Reviews

Now It's Overhead

Author: Christopher Dare
11/16/2001 | Pitchfork Media | www.pitchforkmedia.com | Album Review
Rating: 6.0

Alright, first off, Now It's Overhead do not sound like the Cure. They don't sound like Depeche Mode, they don't sound like Spiritualized, and they sure as hell don't sound like My Bloody Valentine. There can only be three reasons for critics to make such comparisons in their reviews:

1) They're deaf
2) They've never listened to any of these seminal bands
3) They used the Saddle Creek website as a cheat sheet

I'm guessing #3, primarily because the same comparisons are made in the band's promotional material. Likewise, about half of the web's reviews of this self-titled debut begin with the fact that Now It's Overhead is the first non-Nebraskan act signed to Saddle Creek. At least this promo factoid points us in the right direction, because Athens, Georgia is home to both Now It's Overhead and most of the Elephant 6 collective. They share a unique blend of psychedelic pop and indie rock, far from the darkwave and shoegazer tendencies you'd imagine from all those reviews.
Like the individual Elephant 6 groups, the Now It's Overhead project arises from the vision of a singular songwriter. In this case, the iconic bandleader is Andy LeMaster, who wrote most of the songs and played a lot of the instruments. The band is rounded out by Orenda Fink and Maria Taylor, more commonly known as the lovely duo Azure Ray. They provide gentle backing harmonies to LeMaster's lead and play an assortment of keyboards that mix nicely with Clay Leverett's versatile drumming. LeMaster is one-third owner of Athens' Chase Park Transduction studio, and his recording experience is evident in the unique production work throughout, a mysterious aura both high in fidelity and abstract in definition. But despite all they have going for them, I just don't like a lot of these songs.
Take the first, "Blackout Curtain," for example. It starts promisingly enough, with the soft patter of percussion and the faintest hint of Azure Ray-style sighing in the background. Then guest vocalist Melissa Etheridge steps in. Except it's not her; it's just Andy LeMaster's twangy whine. Don't get me wrong-I don't have anything against southern accents. It's just that his voice in particular pierces with its almost unbearably desperate pitch. Worse, after the verse builds into a hopeful mix of keyboard and acoustic guitar, the chorus goes all gospel. The instruments drop out in one of those calculated radio-hit moments and the voices rise in harmony: "Don't ever go away from here, and I will never go away." If there's any soul at all here, it's streaming on down from Billy Joel's "River of Dreams."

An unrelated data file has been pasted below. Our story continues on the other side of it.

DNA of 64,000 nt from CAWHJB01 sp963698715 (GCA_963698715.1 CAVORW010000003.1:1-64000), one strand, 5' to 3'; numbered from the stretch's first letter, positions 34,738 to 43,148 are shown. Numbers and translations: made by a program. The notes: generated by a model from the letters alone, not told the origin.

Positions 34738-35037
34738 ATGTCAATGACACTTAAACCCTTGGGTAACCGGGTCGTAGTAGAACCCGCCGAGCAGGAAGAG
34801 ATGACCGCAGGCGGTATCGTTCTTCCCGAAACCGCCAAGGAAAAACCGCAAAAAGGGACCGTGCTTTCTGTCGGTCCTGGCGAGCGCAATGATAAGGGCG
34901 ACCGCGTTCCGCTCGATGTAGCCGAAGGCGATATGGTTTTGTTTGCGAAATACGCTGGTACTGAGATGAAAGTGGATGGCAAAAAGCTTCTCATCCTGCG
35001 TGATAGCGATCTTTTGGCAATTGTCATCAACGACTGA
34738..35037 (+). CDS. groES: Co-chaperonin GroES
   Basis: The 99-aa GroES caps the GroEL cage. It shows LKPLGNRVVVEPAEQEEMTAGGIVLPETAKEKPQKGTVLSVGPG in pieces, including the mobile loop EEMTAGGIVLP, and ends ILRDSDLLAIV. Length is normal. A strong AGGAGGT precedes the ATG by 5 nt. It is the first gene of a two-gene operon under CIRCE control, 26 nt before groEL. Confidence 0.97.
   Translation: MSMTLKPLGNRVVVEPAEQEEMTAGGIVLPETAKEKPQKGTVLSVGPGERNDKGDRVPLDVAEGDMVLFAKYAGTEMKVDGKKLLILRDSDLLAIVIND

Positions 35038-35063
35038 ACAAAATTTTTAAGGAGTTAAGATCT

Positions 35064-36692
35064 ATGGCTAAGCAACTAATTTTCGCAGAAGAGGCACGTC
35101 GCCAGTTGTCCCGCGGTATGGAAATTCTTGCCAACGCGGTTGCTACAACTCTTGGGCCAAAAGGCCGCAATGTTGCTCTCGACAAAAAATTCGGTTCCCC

Likewise, the second track lights up like an ELO epic, with the same "ah-ah-ah" electronic pulse. The lyrics might stab at your heart, though: "Your goddamn uncle changed you some/ When you were five, more than once." LeMaster narrates the runaway well, very Teena Brandon-esque; it's hard to mock a story about abuse. But this song is called "Who's Jon," you see, and LeMaster short circuits everything with the kind of pap sentiment that Boys Don't Cry had the sense to avoid: "Who's Jon anyway? What does it mean, what did you expect me to say?" If only Number Five could appear and start breakdancing. He'd have more personality than this Jon D'oh.
"Hold Your Spin" starts off nice with whispering keyboards that give way to a relentless, militaristic thump and LeMaster's distorted vocals. The song shifts suddenly to a bouncy Ben Folds-style bridge, accented by strange claps radiating from different spots in the speaker. But every incidence of pop decency seems spoiled by the goofy choruses: "Were you born sideways? Did you have to rotate?" In some ideal world, this music would be the catchy chatter on the radio. But I've realized that this is the same pop inanity I'd make fun of if it were all over the airwaves. Sure, "6th Grade Roller" is a great driving song, with its danceable beat, maracas and analog synth, but do you really need to hear, "Fly around a ring/ I fly around a ring," repeated ad nauseum? It's been trapped in my head all day.
The later songs lose the pop luster and gain lyrical sensitivity. "Wonderful Scar" links a childhood accident with growing up, and the simple electric guitar chords and cymbal crashes make it a touching vignette. LeMaster's twang softens as the album moves on, and his composition skills become evident. The sparse drums and piano on "With a Subtle Look" illustrate a painful absence as he sings, "We started off across the room, locking eyes and subtle clues/ Connection then devotion grew, closer than our mothers knew... Now all the words we saved return to curse your name." Voices spiral eerily in the background, a disembodied drone used again in the splintered percussion and humming ambience of the melancholy album closer, "A Skeleton on Display."
Now It's Overhead is a very personal album. If you enjoy Olivia Tremor Control, Neutral Milk Hotel or Elf Power, add a point or two to this rating. You might enjoy the combination of surreal production and unconventional rock, as well as LeMaster's ability to write songs that delve between the black-and-white into emotional complexity. But to compare: if Mercury Rev's Deserter's Songs illustrates its tale of relationships through a window into pastoral Americana, Now It's Overhead tells a fragmented tale of a boy's coming-of-age framed through some superficial tricks from popular radio. The moodiness is a pill that's sweetened to the point where I gag. So I can't help but warn: you might want to duck this one.


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